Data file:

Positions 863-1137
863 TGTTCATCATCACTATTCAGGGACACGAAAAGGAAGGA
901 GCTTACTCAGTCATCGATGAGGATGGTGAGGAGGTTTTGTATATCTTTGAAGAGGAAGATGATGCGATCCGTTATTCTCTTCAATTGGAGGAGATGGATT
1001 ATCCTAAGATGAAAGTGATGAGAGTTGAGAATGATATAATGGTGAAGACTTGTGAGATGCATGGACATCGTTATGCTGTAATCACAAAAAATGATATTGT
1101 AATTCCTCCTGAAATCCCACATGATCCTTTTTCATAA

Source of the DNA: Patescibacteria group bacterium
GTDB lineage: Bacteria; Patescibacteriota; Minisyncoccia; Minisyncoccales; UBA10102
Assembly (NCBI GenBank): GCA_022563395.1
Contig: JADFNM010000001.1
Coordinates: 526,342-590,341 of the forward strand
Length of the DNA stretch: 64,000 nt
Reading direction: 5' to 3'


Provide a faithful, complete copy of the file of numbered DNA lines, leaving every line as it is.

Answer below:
Positions 863-1137
863 TGTTCATCATCACTATTCAGGGACACGAAAAGGAAGGA
901 GCTTACTCAGTCATCGATGAGGATGGTGAGGAGGTTTTGTATATCTTTGAAGAGGAAGATGATGCGATCCGTTATTCTCTTCAATTGGAGGAGATGGATT
1001 ATCCTAAGATGAAAGTGATGAGAGTTGAGAATGATATAATGGTGAAGACTTGTGAGATGCATGGACATCGTTATGCTGTAATCACAAAAAATGATATTGT
1101 AATTCCTCCTGAAATCCCACATGATCCTTTTTCATAA

Source of the DNA: Patescibacteria group bacterium
GTDB lineage: Bacteria; Patescibacteriota; Minisyncoccia; Minisyncoccales; UBA10102
Assembly (NCBI GenBank): GCA_022563395.1
Contig: JADFNM010000001.1
Coordinates: 526,342-590,341 of the forward strand
Length of the DNA stretch: 64,000 nt
Reading direction: 5' to 3'